IN BOOKS, as in life, the Holy Spirit is both omnipresent and invisible. He is the one that blows the apostles out of the Upper Room, and fires their hearts with the courage to speak the gospel. In children’s stories, he is behind that strange human impulse to trust the tiny stock of bravery we possess, and take our chance.
We hardly notice it as we read: of course Jack confronts the giant, and Gretel keeps her head when the witch tries to shove her into the oven. But, given the danger, why don’t they just burst into tears? Because it’s unthinkable. The glory of all the Jacks, Tom Thumbs, Rapunzels, and Goose-girls is that they are ordinary kids, temples of the Holy Spirit, born with a natural love of goodness, and open to the Spirit’s promptings.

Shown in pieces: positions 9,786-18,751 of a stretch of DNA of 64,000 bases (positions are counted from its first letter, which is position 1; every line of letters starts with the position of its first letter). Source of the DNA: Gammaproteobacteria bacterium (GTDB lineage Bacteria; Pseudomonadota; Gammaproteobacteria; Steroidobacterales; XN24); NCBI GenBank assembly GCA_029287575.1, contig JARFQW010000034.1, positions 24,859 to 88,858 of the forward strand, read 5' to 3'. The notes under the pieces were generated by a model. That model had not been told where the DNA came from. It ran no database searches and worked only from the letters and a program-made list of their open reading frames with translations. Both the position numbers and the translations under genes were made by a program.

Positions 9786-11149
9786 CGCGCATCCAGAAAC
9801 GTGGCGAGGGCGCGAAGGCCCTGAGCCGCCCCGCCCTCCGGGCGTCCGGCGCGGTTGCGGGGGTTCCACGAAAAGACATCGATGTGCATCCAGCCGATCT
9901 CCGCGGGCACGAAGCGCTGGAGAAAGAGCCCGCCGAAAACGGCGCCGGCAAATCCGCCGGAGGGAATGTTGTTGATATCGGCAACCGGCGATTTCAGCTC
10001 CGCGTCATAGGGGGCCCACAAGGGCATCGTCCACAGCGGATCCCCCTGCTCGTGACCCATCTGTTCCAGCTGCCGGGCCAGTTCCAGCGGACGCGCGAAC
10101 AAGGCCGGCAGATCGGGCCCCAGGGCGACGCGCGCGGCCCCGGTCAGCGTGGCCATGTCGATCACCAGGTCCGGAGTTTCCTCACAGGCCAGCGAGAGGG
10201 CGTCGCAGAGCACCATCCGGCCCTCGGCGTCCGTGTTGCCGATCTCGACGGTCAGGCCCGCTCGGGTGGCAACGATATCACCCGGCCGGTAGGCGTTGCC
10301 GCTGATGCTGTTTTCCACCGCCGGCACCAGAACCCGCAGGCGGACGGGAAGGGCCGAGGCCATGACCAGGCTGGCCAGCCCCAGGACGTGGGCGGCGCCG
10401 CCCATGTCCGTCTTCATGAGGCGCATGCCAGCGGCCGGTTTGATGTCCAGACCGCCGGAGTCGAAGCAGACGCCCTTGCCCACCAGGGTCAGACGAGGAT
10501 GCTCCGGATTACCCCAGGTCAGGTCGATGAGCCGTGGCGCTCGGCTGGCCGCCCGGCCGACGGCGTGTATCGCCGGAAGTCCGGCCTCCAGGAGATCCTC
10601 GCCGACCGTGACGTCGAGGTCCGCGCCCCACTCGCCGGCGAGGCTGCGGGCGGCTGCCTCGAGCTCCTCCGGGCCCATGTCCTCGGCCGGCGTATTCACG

Not that they see it like that: they trust to their tiny swords and half-remembered riddles. But it is the deep recesses of the human heart that power these stories — the places where the Spirit dwells. How else can Harry Potter, living as he does in a universe where God is conspicuously absent (J. K. Rowling’s magic world would evaporate at the touch of a real miracle), recognise evil when he sees it — and stand up to it?
One of the greatest moments in The Magic Flute — to step aside into one of the few operas that children enjoy — is the ringing line with which Princess Pamina faces her captor, Sarastro. “What shall we say?” whimpers her companion. “The Truth!” cries Pamina, and the show turns on its axis. Its light-filled conclusion is now assured. Pamina — and Gretel, and all the rest — have called on a greater Spirit than they realise.
Sarah Lenton writes, broadcasts, and lectures on lyric theatre for the Royal Opera House, English National Opera, Glyndebourne Festival Opera, and BBC Radio 3 and 4. She is studying for ordination at St Mellitus College.